Weird structures near Earth's core may be scars from a primordial interplanetary collision

An artist's impression of the Hadean eon, when early Earth may have been struck by a renegard Mars-sized planet.
An artist's impression of the Hadean eon, when early Earth may have been struck by a renegard Mars-sized planet. (Image credit: Tim Bertelink, CC 4.0)

A group of mysterious, ultradense structures just outside Earth's core may be the remnants of an ancient interplanetary collision, new research suggests.

These strange structures are known as ultralow-velocity zones (ULVZs), because seismic waves generated by earthquakes travel about 50% more slowly through these zones than through the surrounding mantle. That means the ULVZs are also much denser than the rest of the mantle, and possibly made of heavier elements. 

It's hard to say anything for certain about these dense blobs of rock, because the ULVZs sit nearly 1,800 miles (2,900 kilometers) below Earth's surface — one group clustered deep below Africa, and another below the Pacific Ocean, where the rocky mantle and liquid-metal outer core meet. That's far too deep for human eyes to see; only seismic data can offer clues about the size, shape and structure of the ULVZs.

Now, using a new computer model and fresh seismic observations from deep below Australia and New Zealand, researchers may have added an important piece to the ULVZ puzzle. According to a study published Dec. 30, 2021,  in the journal Nature Geoscience, these zones aren't uniform structures but rather seem to be made of layers of different materials that accumulated over the eons.

"The most surprising finding is that the ultra-low velocity zones are not homogenous but contain strong structural and compositional variations within them," lead study author Surya Pachhai, a postdoctoral scholar at the Australian National University, said in a statement. "This type of ULVZ can be explained by chemical [variations] created at the very beginning of the Earth's history, which are still not well mixed after 4.5 billion years of mantle convection."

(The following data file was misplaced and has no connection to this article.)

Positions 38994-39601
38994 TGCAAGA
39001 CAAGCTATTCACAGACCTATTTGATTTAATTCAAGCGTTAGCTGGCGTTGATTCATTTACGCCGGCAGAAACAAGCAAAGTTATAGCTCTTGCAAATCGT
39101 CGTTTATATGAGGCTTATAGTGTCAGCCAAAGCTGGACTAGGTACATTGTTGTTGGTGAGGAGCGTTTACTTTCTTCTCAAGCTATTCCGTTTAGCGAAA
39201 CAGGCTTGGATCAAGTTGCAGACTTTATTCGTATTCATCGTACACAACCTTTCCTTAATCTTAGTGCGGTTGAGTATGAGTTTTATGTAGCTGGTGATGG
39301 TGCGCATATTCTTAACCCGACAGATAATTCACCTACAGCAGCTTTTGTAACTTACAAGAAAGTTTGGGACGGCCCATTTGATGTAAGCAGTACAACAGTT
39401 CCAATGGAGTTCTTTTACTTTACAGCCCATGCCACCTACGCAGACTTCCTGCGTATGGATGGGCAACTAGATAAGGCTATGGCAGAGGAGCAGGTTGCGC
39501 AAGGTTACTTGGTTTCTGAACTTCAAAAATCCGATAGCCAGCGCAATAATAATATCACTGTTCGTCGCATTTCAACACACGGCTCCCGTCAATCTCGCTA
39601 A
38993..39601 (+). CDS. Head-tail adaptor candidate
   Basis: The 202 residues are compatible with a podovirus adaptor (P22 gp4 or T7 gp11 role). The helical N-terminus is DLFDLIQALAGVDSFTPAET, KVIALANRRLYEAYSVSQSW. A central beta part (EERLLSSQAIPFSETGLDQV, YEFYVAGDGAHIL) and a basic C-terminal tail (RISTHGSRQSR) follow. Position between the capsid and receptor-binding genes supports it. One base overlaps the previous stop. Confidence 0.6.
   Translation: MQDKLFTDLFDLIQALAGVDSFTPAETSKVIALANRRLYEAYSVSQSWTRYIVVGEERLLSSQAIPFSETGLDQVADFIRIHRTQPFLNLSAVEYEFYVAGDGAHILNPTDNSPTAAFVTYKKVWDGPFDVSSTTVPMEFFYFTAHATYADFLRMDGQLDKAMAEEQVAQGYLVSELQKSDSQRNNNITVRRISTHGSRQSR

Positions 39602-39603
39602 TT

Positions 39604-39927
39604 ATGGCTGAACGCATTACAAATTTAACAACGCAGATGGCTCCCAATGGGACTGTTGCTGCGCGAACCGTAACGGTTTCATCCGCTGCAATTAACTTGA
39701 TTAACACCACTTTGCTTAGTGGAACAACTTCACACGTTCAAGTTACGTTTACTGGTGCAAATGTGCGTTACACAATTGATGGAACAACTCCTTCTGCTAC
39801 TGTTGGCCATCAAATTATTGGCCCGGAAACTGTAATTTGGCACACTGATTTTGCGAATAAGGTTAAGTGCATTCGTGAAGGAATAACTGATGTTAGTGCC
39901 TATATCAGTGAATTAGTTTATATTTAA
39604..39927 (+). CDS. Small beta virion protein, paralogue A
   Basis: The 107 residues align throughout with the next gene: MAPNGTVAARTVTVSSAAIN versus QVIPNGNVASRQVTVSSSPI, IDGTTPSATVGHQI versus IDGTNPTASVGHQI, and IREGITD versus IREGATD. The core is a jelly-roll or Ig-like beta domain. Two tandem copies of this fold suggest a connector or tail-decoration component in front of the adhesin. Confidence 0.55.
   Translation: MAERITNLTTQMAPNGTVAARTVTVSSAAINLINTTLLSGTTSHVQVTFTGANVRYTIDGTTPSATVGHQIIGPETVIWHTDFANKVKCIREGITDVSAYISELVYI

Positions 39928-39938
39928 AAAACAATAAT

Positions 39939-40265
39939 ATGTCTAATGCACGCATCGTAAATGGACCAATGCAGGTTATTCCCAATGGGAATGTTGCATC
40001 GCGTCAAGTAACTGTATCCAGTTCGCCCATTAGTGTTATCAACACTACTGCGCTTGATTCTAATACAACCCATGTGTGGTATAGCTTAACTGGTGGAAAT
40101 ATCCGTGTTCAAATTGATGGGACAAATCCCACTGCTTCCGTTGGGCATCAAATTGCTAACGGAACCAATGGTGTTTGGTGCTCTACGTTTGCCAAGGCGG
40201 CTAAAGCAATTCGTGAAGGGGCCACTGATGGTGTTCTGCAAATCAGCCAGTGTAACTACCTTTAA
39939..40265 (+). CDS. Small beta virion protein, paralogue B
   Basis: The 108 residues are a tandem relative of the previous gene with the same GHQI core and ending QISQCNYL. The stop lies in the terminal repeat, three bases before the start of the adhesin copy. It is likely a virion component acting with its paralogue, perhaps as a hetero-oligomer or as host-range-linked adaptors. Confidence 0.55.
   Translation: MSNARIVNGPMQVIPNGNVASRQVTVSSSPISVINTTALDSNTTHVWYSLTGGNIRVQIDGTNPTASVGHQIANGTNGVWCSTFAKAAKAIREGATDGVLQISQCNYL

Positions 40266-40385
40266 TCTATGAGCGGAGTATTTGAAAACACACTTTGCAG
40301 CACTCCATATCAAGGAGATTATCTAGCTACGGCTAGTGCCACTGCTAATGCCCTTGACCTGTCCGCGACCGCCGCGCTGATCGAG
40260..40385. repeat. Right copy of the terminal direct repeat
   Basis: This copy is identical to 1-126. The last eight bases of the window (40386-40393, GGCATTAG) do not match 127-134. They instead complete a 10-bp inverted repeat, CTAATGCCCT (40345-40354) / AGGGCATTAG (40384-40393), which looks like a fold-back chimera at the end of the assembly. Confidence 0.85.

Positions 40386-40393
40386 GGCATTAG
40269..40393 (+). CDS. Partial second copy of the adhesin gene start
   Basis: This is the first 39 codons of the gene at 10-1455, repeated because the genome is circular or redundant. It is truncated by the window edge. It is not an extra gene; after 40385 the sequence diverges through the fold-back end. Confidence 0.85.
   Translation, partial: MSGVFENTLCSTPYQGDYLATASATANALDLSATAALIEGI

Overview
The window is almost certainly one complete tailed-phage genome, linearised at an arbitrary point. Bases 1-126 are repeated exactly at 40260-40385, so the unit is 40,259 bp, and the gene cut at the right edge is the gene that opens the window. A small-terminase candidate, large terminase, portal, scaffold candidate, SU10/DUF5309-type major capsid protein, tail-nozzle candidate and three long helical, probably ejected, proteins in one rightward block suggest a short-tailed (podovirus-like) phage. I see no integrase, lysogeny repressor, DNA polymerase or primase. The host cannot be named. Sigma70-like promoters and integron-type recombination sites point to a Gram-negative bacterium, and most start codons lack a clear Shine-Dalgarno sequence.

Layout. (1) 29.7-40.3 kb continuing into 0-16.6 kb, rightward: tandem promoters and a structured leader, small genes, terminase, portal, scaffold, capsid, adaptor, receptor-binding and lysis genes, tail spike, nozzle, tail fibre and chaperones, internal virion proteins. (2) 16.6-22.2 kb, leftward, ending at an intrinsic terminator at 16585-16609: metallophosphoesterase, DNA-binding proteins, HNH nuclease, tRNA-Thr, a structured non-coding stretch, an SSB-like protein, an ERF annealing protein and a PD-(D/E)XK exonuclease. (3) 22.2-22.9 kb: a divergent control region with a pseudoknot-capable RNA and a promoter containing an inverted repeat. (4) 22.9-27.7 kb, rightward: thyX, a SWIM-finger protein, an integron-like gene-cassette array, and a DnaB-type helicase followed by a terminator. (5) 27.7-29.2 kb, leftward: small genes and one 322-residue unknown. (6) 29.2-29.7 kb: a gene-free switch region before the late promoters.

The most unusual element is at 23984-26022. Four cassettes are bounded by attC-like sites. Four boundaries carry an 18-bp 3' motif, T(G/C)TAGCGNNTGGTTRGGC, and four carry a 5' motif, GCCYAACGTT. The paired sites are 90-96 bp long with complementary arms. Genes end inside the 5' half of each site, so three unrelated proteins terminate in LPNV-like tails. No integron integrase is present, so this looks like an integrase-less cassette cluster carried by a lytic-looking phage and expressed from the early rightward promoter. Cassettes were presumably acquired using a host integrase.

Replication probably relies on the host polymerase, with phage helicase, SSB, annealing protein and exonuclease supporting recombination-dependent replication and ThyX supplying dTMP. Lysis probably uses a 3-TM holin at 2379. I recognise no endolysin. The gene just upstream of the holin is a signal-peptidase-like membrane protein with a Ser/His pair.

(Mantle convection is the process by which the solid rocks in the planet’s mantle slowly move in accordance with heat currents.)

After their computer simulations showed that a layered or mixed structure was likely within the ULVZs, the researchers suggested a possible origin story for the structures — a story that starts more than 4 billion years ago, around the time early Earth's rocky crust first formed. Beneath the surface, heavier elements, like iron, were sinking toward the planet's core, while lighter elements, like silicon, rose toward the mantle.

This organization all went haywire when a Mars-size planet known as Theia slammed directly into the early Earth — an ancient cataclysm that researchers call the giant impact hypothesis. The collision may have scattered enormous amounts of debris into Earth's orbit — possibly leading to the formation of the moon — while also raising the entire planet's temperature and creating a large "ocean" of magma on the planet's surface, Pachhai said.

Various rocks, gases and crystals forged during the collision would have been scattered through this magma ocean, the researchers said — but not forever. Over the following billions of years, heavier materials would have sunk toward the bottom of the mantle, followed by lighter ones — eventually creating a densely layered structure of iron and other elements at the core-mantle boundary. As the mantle churned over the ages, this dense layer would have separated into smaller clumps spread across the lower mantle — effectively giving us the ULVZs we know of today.

This scenario may not explain the source of all ULVZs, the researchers added, as there is also some evidence that other phenomena — such as melting ocean crust sinking into the mantle — could explain ULVZs. However, the team's models show that the giant impact hypothesis reliably explains how the dense, layered zones could have been created.

Originally published on Live Science.

Brandon Specktor

Brandon is the space/physics editor at Live Science. His writing has appeared in The Washington Post, Reader's Digest,, the Richard Dawkins Foundation website and other outlets. He holds a bachelor's degree in creative writing from the University of Arizona, with minors in journalism and media arts. He enjoys writing most about space, geoscience and the mysteries of the universe.